Christmas Wishes


On this Christmas Day, I wish all of you….


and a…


to warm your body and a…


to warm your spirit.

I am leaving today to visit family in Michigan for the holidays. Saturday Morning tea will resume when I return next week.

Happy Holidays to one and all!

Saturday Morning Tea


My morning tea tastes especially delicious and warming today after Dave and I just shoveled 10 inches of snow out of our driveway. The snow started mid-afternoon yesterday and continued on through the dark winter night. Businesses and schools shut down early so everyone could get home safely before the storm’s arrival.

I am sipping and savoring a second flush Darjeeling from the Namring estate. The Darjeeling district is located in the Himalayan foothills of northeastern India.

namringdarjwet122008I steeped the dark leaf for 3 minutes in 212 degree F (boiling) water, resulting in a glowing amber liquid. The thing that I like best about Darjeelings from the Namring estate is that they always have that classic, rich Darjeeling aroma and flavor. Sometimes I am in the mood for an astringent tea that echos in my mouth for awhile after I’ve taken my first sip. This is perfect, with nutty almond, fruity richness. Second flush Darjeelings are harvested in the summertime and are usually fuller with the more mature taste of the summer leaf, as opposed to first flushes, harvested in the springtime.


It’s hard to imagine the lush greenery that graced our backyard deck a short 2-3 months ago. It is now a white drifting world.

namringdarjteacup1220081As I was pouring my cup of tea, Dave offered me a piece of pumpernickel toast. It went perfectly with the rich flavor of this tea. The bare tree branches of our backyard trees look like they’d like to warm themselves in my steaming cup. This is the time of year when I never feel quite warm enough. My favorite spot is next to the fireplace with my hands perpetually wrapped around a hot mug and a good book opened in my lap.

You can never get a cup of tea large enough

or a book long enough to suit me.

~C.S. Lewis

Saturday Morning Tea


As I write this, I consider myself very blessed. The night before last brought a dangerous ice storm north and west of here and there were many power lines and trees brought down causing a lot of damage. Many folks are without power and will be for several more days, I’ve heard. My thoughts and prayers go out to those people. I hope that power will be restored for them very soon.

This morning I am sipping a very unique black tea from Taiwan called “Sun Moon Lake tea”. The enormous twisted leaves have a very wiry appearance, reminiscent of a Keemun Mao Feng tea. This tea is grown and all hand processed in the Sun Moon lake area of Taiwan. Sun Moon lake is the largest lake on the island of Taiwan and is named so because the eastern side is round and the western side is crescent shaped. It sounds like a very beautiful area surrounded by mountains.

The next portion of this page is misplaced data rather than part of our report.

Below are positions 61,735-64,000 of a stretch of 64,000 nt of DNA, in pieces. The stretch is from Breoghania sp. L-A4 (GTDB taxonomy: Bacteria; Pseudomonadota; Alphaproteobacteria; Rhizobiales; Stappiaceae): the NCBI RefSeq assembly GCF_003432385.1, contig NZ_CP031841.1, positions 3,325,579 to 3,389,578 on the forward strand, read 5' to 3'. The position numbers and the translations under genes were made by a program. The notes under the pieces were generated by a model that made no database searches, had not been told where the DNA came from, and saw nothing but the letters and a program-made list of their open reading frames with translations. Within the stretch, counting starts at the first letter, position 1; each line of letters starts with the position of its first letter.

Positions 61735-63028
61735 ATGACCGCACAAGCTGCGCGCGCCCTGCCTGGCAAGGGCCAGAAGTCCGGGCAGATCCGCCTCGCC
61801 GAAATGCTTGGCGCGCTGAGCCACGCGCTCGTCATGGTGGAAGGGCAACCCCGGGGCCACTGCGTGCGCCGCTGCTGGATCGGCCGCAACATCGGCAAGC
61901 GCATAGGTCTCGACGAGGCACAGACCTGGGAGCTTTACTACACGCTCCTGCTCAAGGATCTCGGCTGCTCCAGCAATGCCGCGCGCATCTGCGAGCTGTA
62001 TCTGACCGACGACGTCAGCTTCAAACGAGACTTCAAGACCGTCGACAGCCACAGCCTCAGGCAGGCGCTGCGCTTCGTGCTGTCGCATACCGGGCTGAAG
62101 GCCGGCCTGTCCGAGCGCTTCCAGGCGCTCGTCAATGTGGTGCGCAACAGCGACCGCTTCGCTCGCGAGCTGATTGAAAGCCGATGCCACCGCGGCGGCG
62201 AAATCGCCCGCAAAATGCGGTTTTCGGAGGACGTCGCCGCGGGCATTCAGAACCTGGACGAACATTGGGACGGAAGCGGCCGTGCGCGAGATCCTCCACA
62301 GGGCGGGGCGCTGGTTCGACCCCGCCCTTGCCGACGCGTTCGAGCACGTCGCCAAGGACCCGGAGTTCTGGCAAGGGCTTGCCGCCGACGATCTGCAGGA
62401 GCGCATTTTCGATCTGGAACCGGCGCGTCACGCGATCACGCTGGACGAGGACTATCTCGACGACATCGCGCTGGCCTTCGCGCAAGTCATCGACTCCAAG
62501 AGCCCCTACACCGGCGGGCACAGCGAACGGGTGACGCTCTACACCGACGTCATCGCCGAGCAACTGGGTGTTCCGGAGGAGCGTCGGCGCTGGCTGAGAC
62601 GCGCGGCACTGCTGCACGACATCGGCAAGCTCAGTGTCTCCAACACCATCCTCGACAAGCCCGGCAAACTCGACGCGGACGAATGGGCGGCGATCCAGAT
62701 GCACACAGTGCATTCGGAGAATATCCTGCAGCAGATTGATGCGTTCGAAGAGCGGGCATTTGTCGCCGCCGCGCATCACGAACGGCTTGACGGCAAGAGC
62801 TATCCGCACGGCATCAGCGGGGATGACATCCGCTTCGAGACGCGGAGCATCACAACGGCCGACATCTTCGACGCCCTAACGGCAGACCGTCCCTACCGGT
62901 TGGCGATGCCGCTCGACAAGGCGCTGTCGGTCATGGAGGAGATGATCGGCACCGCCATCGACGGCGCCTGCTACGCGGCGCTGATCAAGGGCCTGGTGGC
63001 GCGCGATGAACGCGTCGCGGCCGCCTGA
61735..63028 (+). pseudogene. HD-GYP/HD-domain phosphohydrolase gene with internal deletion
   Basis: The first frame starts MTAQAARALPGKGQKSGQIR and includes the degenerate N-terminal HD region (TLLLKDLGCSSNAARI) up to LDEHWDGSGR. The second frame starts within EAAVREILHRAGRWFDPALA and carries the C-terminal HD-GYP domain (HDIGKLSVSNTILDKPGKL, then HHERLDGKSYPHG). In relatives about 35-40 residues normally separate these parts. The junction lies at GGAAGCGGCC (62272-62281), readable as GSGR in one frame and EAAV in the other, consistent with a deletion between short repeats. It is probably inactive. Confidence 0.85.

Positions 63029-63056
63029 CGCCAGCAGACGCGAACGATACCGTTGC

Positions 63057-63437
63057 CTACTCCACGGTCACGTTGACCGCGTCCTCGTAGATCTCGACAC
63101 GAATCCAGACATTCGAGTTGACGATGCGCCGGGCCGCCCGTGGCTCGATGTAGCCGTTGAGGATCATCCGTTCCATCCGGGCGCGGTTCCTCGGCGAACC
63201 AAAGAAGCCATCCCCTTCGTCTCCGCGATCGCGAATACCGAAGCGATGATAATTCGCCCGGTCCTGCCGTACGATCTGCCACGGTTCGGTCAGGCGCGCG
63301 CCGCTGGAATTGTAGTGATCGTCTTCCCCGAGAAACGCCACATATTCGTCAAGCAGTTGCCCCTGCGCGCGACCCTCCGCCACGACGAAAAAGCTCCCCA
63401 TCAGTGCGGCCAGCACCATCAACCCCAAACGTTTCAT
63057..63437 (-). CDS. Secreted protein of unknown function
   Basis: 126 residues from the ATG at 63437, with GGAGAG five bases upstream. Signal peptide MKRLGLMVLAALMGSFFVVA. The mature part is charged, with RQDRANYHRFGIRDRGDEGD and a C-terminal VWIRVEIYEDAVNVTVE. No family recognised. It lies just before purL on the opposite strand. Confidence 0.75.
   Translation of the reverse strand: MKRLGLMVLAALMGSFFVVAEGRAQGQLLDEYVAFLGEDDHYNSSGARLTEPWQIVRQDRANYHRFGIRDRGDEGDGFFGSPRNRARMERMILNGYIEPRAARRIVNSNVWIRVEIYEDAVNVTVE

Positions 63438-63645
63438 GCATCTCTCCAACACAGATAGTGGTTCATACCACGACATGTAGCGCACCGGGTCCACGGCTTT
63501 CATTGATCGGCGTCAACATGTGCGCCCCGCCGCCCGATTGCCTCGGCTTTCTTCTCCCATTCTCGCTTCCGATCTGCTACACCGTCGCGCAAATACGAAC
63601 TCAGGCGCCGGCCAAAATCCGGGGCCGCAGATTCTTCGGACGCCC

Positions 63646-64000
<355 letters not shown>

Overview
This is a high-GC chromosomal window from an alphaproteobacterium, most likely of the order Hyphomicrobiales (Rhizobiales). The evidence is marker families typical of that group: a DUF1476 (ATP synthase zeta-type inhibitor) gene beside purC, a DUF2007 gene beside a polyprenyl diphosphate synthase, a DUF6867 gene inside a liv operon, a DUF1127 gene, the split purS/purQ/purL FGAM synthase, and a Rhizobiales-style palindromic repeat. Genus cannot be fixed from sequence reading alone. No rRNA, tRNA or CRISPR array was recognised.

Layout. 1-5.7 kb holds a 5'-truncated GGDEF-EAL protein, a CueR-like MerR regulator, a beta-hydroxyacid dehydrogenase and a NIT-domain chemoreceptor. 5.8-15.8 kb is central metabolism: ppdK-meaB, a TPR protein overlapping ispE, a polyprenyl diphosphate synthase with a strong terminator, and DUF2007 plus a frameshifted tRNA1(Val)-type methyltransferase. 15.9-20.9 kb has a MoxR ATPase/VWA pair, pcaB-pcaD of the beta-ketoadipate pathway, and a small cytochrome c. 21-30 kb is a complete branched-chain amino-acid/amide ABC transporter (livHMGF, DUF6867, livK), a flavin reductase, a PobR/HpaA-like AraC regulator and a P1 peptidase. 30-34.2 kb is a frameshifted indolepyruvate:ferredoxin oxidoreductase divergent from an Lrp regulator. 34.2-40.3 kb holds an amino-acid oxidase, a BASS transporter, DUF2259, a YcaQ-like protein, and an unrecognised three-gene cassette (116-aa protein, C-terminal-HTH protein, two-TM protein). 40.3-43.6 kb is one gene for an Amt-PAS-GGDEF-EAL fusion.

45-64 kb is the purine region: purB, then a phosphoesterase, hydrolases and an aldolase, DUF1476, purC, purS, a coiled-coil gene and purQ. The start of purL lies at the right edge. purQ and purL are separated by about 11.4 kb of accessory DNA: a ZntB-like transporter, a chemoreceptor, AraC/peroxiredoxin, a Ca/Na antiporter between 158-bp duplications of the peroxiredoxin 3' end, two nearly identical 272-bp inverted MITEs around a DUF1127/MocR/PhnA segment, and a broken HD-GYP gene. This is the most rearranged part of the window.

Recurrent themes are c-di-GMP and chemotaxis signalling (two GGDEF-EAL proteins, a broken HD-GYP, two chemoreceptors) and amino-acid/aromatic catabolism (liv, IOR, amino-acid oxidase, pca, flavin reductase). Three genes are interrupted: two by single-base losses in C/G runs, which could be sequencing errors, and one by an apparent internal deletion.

I steeped the leaves for 4 1/2 minutes in 212 degree F water. This produced a very dark tea liquor with a toasty aroma.


Here is the tea steeping right after I poured the water in the teapot.

tt54cup121308The tea is silky smooth without a trace of astringency. The taste is full and somewhat malty, reminiscent of a very smooth Assam tea. Notes of nutmeg and cinnamon are present with a whisper of mint in the finish. Mmmmm, I am enjoying this unique tea very much!

Each cup of tea represents an imaginary voyage.

~Catherine Douzel

Studio Wednesday


It’s a wild weather day outside, pouring rain, whipping winds and temperatures…… the 60s.  I spent most of the day in my studio but instead of crouched over one of my worktables, I cozied up on the couch with my knitting and crocheting projects.

I love to use a lot of different colors of yarn but then end up with a gazillion little threads to weave in. There’s something very meditative about the movement of yarn and needles. Click, clack, click. With every stitch made, I send love and warmth into my creation.

The photo above shows an afghan stitch (or Tunisian stitch) with a gorgeous purple, red and orange variegated yarn. You use a special long crochet hook and start off by making a chain of stitches. Then you draw a loop through every chain stitch, leaving the loops on the long crochet hook. Once you’ve drawn a loop through every chain stitch, you place the yarn over the hook, draw through one stitch, place the yarn over the hook, draw through 2 stitches and repeat drawing through 2 stitches across the row. Then you start all over with drawing a loop up through every stitch. So, you’re basically repeating these 2 rows throughout the whole piece.


This is a seed stitch which is a knit one, purl one stitch across your row. Then, on your next row, you do the opposite of the row before. Where there is a knit stitch, you purl. Where there is a purl stitch, you knit. It creates this wonderful bumpy texture. This yarn is a sage green with little flecks of silky blue, tan and green threads.


This is also a knit one, purl one stitch but where it differs from the seed stitch is that you line up all of the knit and purl stitches. So, on your second row, you knit where there is a knit stitch and purl where there is a purl stitch (from the first row). This is called ribbing and is commonly found at the wrists and waist of a sweater. It creates a very elastic texture and the purl stitches recede so that it looks like all knit stitches on both sides of what you’re creating. My yarn is a rich deep wine red with flecks of silky red threads.